It’s UK Coffee Week, which will see coffee sellers and drinkers of the nation unite to raise money and awareness for some local charities. It isn’t just a favourite brew of the Brits, though, and to get into the spirit of things, we thought we’d take a look at how some coffee-loving countries around the world prefer their morning cup of joe.
Coffee is something of a national treasure in Turkey – quite literally, in fact, as it’s been recognized by UNESCO as an ‘intangible cultural heritage’ of the country. The Turkish love affair with coffee began way back in the 16th century, when two men opened the first coffee shop in the ancient region of Tahtakale. The rest, as they say, is history. Traditionally, the method of making Turkish coffee involves pouring a small amount of water into a copper cezve, adding finely ground coffee beans followed by sugar, before heating up the pot, and stirring. Expect a strong taste, small cups, and a glass of water on the side, to cleanse the palate pre-coffee.
As the world’s eighth largest producer of the beloved arabica bean, Mexico is a country that’s synonymous with coffee. Mostly, it’s grown on small farms in the southern state of Chiapas, before the Fair Trade coffee beans start their long journey into coffee shops and supermarkets around the world. When it comes to a typical Mexican brew, it’s all about the café de olla. This local hot drink has a very distinct taste, flavoured with piloncillo sugar and cinnamon spice. It’s traditionally served in clay pots to add extra flavour – ‘café de olla’ literally means ‘coffee from the pot’ – and some modern variations even like to add orange peels to the mix for an extra kick. Either way, the café de olla is loved in Latin America, and has been at the heart of Mexico’s growing coffee culture.
Forget cigars and classic cars – you only have to order a coffee to get a taste of Cuban culture. It’s still a major provider of arabica and robusta coffee beans, all grown in the Sierra Maestra mountains, and dispatched to coffee-loving countries all over the world. Unsurprisingly, it’s a popular drink on this Caribbean island, and there are plenty of ways to enjoy a Cuban cup of joe. Cafecito, or café Cubano, is the local favourite – it’s essentially an espresso with demerara sugar. Cortadito is much the same, just topped with steamed milk. If there’s a group of you that all happen to be coffee-lovers, you’re in for a treat – order a Cuban colado, a 5-shot espresso made for sharing.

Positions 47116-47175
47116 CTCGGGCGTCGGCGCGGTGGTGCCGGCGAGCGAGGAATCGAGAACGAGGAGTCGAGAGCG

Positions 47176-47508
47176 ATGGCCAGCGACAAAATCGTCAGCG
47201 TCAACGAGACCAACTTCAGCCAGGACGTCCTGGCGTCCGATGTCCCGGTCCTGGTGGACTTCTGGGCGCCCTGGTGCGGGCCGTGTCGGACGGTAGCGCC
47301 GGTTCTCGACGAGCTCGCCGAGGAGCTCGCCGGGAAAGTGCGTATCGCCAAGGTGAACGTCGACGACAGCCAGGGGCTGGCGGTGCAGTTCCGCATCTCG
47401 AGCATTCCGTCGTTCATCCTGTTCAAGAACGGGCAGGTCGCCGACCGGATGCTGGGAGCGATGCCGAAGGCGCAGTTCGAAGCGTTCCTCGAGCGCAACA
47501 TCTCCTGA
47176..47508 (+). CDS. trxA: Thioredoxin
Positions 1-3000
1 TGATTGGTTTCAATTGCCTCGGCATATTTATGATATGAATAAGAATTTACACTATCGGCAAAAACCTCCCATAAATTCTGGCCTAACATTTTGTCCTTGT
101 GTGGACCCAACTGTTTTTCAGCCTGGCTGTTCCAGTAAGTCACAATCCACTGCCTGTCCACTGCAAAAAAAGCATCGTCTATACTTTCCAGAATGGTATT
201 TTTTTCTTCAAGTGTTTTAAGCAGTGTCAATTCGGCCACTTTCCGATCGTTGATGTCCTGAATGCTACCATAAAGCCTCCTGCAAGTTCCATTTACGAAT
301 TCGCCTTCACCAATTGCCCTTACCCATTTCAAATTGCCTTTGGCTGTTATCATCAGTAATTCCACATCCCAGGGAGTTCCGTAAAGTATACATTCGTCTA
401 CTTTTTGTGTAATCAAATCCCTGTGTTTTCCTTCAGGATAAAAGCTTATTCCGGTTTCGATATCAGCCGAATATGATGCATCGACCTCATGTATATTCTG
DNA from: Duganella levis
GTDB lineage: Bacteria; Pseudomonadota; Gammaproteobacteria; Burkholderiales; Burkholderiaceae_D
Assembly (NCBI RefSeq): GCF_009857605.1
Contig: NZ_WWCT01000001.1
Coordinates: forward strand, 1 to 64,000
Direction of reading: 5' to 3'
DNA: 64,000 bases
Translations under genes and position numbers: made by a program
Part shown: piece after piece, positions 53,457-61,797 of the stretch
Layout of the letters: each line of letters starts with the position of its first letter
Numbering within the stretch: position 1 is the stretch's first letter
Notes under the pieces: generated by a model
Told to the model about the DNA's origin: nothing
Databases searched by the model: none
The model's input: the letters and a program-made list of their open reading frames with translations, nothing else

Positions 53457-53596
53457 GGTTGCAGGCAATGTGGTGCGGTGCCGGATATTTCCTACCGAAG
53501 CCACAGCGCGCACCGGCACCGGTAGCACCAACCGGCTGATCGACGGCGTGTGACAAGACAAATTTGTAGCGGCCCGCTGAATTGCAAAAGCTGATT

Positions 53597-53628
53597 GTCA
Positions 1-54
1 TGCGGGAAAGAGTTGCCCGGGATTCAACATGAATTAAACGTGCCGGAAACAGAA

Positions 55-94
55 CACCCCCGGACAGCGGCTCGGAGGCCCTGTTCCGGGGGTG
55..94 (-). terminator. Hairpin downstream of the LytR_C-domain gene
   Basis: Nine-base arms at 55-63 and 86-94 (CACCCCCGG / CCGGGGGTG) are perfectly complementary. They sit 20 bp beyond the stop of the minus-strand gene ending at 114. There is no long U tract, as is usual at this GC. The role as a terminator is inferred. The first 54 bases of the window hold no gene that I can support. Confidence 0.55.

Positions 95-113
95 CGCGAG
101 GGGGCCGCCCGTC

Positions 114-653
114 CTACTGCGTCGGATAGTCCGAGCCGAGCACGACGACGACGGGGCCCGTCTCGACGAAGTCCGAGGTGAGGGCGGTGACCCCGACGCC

As the birthplace of the espresso, it would be unthinkable to miss Italy out of anything coffee-related. The coffee plant may have originated in Africa, but it was in Italy that the brew was brought to life, and coffee connoisseurs the world over have a lot to thank Italy for – even the names you say in the coffee shop every morning are Italian. As such, forget about fancy syrups and special flavours – while ‘pumpkin-spiced’ might be an acceptable order at your local coffee shop, Italians like to keep things simple, and traditional. Espresso is the staple – though locally it’s just ‘un caffe’ – as well as the faithful latte and classic cappuccino. Should you ever visit Italy, it’s worth bearing in mind that the locals only ever drink milky coffees in the morning, so try to avoid ordering a macchiato after a meal.
If anyone knows their coffee, it’s the Dutch. Regularly ranked as some of the world’s biggest coffee drinkers, a morning brew is sacred in the Netherlands. Historically, strong filter coffee has always been the drink of choice, and a staple of the Dutch diet, but the recent advent of the Senseo coffee pod machine was a game-changer. Dutch coffee culture has gone through another reinvention, too, thanks to the recent boom of local coffee shops. The most popular brew in the Netherlands is known as ‘koffie verkeerd’ – the name literally means ‘wrong coffee’, but taste-wise, it’s actually a lot like a latte.
Whether you like your coffee black, milky, or double-tall with pumpkin-spice, it’s the perfect week to show your love for your favourite cup of joe. If you fancy shaking things up a little, these coffees from around the world can easily be made in your own kitchen, so why not grab a few ingredients and get creative with your coffee beans?